Deep in the Amazon Rainforest, the soft, piping whistle of a native bird echoes through the trees, to be rejoined a few moments later by another call not far away. Even to the trained ear, it might sound like a group of toucans or macaws were having a lively conversation with each other, but these are in fact not birds at all, but instead a group of natives who call themselves the “Guardians of the Forest.” They use bird signals while moving along the forest floor in order to avoid startling the wildlife around them. They move quickly, traveling along a well-known path, holding buckets full of a white, milky substance. They are the rubber tappers of Machadinho d’Oeste in western Brazil. They live on protected land and make a living by harvesting the latex of rubber trees using a 100 percent natural and sustainable method. The rubber trees grow wild in this protected forest, and the natives know the exact location of each one. In order to extract the latex, they make small incisions in the trunk of a given tree and place a bucket underneath to collect the sap.

Being an Environmental Activist in the Amazon Doesn’t Come Without a Price

But if you were to see them, you’d notice something else about these natives. They look hardened and grizzled, and one of their leaders, Elizeu Berçacola, has bullet holes in his backpack, and you remember why they call themselves guardians. All over the Amazon Rainforest, trees are being cut down by illegal loggers. They come for some of the biggest, most valuable trees, some of which can be hundreds of years old. Tree by tree, they rob the rainforest of its ancient denizens and export the stolen timber to foreign markets.

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But that’s where the rubber tappers come in. There isn’t enough of a local police force to protect the land, and the natives aren’t content to sit idly by as their forest disappears. They have weapons and are willing to fight. When they come across timber that is waiting to be hauled off, they burn the wood, returning the nutrients to the soil and depriving the loggers of their profits. But the work is dangerous. In the past 10 years, 16 rubber tappers have been murdered in the area of Machadinho d’Oeste, sometimes gruesomely to serve as a warning to others who try to push back against the tide of deforestation.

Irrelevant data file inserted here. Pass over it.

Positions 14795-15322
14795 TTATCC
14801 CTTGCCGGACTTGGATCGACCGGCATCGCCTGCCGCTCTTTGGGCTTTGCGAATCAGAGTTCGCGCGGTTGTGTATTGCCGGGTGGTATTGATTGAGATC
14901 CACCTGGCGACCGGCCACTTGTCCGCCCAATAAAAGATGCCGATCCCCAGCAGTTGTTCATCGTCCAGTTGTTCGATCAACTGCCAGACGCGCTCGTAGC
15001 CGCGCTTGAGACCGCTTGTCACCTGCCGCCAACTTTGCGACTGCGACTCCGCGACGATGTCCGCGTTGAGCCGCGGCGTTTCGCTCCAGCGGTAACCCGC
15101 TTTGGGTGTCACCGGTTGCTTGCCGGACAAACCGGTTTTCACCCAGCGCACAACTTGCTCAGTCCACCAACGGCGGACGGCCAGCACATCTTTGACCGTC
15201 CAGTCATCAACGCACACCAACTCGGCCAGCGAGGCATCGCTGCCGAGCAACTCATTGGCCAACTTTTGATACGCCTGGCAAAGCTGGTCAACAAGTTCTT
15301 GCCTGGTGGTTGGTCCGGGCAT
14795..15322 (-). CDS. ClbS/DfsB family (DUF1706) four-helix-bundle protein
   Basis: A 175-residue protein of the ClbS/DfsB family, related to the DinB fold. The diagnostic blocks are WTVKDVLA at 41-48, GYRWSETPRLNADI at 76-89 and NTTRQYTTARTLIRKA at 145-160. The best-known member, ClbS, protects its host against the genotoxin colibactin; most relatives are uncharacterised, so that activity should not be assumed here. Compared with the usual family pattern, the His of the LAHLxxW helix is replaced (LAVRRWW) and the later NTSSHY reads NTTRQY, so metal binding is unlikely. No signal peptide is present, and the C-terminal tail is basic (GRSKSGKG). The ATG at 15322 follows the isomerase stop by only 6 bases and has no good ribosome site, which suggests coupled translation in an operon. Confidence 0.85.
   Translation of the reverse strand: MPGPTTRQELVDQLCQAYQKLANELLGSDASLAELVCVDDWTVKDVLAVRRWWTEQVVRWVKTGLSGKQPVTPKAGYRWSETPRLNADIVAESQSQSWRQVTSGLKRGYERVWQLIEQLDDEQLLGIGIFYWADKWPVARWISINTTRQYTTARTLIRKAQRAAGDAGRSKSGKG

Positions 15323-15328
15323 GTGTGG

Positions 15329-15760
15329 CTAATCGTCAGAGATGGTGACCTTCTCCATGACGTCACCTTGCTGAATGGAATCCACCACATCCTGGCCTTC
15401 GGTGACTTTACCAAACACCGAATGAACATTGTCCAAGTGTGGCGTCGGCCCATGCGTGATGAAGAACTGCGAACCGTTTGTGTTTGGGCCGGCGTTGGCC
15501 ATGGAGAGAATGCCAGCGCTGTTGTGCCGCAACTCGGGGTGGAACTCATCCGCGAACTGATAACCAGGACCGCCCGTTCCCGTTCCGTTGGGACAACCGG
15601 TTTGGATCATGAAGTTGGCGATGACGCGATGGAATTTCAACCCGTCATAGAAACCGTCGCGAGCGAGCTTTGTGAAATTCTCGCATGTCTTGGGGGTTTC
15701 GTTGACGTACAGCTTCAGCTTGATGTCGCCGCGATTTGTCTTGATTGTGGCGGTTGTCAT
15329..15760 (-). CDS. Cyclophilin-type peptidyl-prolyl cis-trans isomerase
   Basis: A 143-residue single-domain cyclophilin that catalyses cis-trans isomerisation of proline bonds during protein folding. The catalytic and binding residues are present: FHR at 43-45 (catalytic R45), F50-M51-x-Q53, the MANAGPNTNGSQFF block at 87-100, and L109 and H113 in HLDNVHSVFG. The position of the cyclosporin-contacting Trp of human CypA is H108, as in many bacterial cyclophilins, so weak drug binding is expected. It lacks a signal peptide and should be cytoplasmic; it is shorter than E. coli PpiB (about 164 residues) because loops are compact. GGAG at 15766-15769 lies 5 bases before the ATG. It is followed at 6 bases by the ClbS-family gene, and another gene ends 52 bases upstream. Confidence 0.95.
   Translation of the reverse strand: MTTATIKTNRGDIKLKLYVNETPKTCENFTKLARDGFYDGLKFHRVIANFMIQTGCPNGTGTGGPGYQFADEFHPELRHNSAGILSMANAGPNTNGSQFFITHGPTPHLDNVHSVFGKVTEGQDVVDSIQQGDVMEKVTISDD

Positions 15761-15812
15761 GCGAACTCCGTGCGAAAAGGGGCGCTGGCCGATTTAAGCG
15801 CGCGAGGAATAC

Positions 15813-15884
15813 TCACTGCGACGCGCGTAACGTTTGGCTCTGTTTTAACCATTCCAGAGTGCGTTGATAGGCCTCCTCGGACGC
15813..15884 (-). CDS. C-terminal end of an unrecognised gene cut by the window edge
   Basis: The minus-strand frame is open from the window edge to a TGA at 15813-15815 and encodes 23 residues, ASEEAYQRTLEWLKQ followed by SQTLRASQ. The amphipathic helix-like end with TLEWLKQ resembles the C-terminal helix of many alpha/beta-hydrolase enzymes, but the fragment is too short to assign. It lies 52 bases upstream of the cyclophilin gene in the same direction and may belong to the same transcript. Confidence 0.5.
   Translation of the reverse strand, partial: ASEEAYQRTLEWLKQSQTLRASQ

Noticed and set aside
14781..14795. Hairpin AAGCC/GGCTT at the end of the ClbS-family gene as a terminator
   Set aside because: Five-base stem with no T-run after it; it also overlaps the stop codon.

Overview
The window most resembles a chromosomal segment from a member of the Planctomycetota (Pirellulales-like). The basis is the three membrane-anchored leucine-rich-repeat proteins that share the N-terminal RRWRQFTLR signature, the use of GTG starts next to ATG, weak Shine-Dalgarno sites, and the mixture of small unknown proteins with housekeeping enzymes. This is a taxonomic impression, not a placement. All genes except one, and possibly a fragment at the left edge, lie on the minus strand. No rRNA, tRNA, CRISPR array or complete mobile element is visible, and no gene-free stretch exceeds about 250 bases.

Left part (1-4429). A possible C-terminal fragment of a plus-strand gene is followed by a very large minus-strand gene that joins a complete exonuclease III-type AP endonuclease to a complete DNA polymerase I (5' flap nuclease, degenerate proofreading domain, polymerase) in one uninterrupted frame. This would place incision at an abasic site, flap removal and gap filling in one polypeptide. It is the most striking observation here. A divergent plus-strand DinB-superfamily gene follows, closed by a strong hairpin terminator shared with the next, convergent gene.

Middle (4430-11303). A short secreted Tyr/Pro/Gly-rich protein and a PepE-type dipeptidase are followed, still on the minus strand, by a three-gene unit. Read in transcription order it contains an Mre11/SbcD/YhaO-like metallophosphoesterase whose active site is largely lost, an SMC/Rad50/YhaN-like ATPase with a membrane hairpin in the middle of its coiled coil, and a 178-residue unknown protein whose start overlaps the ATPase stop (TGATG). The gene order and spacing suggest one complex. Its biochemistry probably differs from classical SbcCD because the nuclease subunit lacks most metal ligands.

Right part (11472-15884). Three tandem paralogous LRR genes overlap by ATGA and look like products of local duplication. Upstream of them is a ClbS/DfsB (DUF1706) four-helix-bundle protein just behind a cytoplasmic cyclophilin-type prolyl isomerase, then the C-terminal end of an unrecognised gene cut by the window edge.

Environmental Activists Threatened Around the World

And this isn’t just a local anomaly either. All around the world, illegal loggers and miners are stripping forests bare and retaliating against those who protest or try to stop them. According to the advocacy group Global Witness, more than 100 environmental activists were killed in 2014 alone, many of whom were indigenous people trying to stave off the development and exploitation of their land, and because many of them live in remote rural areas without access to media outlets, it’s likely this number is higher.

In Cambodia, rice farmers are trying to protect the forest of Prey Lang, one of the largest in the South Asian Peninsula, which borders their village. When these guardians come across illegal loggers, they take their tools and burn the wood, which has led the loggers to retaliate the way they’ve done in Brazil. Recently, a woman named Phan Sopheak was on patrol in Prey Lang, and the group she was with had gone to sleep for the night. She awoke suddenly to find that someone had pushed her motorbike onto her and had chopped open her foot with an axe. Thanks to outside organizations, she’s now receiving the medical attention she needs to recover, but the brutality these people face for trying to protect their natural ecosystems isn’t likely going to stop anytime soon.

 

Prey LangPrey Lang Community Network

What You Can Do to Help

  • Avoid things like palm oil, which is often grown by cutting down the forests of indigenous peoples in order to create large palm plantations in countries like Borneo and Sumatra.
  • Switch to products with the Forest Stewardship Council (FSC), rainforest alliance, or Fair Trade seals of approval. These products, which can range from things like coffee, paper, and building products, and even moisturizers, are made from sustainably sourced materials.
  • Consider switching to a plant-based diet, as rainforests are often deforested in order to give way to land for cattle.

Lead image source: Prey Lang/Facebook